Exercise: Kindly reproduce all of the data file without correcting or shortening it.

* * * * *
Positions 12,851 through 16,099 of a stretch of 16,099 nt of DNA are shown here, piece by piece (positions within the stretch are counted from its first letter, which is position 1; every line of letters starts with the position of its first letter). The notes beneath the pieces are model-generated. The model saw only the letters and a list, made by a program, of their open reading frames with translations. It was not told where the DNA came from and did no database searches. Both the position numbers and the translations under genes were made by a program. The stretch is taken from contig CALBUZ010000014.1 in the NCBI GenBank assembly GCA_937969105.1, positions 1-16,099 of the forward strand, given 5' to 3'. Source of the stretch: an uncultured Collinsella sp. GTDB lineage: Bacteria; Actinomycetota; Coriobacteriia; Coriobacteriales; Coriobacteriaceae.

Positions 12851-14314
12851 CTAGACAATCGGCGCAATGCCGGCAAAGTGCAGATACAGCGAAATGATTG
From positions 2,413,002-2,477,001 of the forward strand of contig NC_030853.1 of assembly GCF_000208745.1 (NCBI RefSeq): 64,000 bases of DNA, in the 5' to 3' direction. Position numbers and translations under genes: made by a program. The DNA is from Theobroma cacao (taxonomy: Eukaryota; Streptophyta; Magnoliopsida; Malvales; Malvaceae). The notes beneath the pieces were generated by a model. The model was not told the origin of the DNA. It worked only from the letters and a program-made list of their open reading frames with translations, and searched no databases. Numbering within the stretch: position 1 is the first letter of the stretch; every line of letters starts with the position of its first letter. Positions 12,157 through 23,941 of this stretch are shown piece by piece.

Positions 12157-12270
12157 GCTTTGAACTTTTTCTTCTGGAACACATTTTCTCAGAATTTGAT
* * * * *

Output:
Positions 12,851 through 16,099 of a stretch of 16,099 nt of DNA are shown here, piece by piece (positions within the stretch are counted from its first letter, which is position 1; every line of letters starts with the position of its first letter). The notes beneath the pieces are model-generated. The model saw only the letters and a list, made by a program, of their open reading frames with translations. It was not told where the DNA came from and did no database searches. Both the position numbers and the translations under genes were made by a program. The stretch is taken from contig CALBUZ010000014.1 in the NCBI GenBank assembly GCA_937969105.1, positions 1-16,099 of the forward strand, given 5' to 3'. Source of the stretch: an uncultured Collinsella sp. GTDB lineage: Bacteria; Actinomycetota; Coriobacteriia; Coriobacteriales; Coriobacteriaceae.

Positions 12851-14314
12851 CTAGACAATCGGCGCAATGCCGGCAAAGTGCAGATACAGCGAAATGATTG
From positions 2,413,002-2,477,001 of the forward strand of contig NC_030853.1 of assembly GCF_000208745.1 (NCBI RefSeq): 64,000 bases of DNA, in the 5' to 3' direction. Position numbers and translations under genes: made by a program. The DNA is from Theobroma cacao (taxonomy: Eukaryota; Streptophyta; Magnoliopsida; Malvales; Malvaceae). The notes beneath the pieces were generated by a model. The model was not told the origin of the DNA. It worked only from the letters and a program-made list of their open reading frames with translations, and searched no databases. Numbering within the stretch: position 1 is the first letter of the stretch; every line of letters starts with the position of its first letter. Positions 12,157 through 23,941 of this stretch are shown piece by piece.

Positions 12157-12270
12157 GCTTTGAACTTTTTCTTCTGGAACACATTTTCTCAGAATTTGAT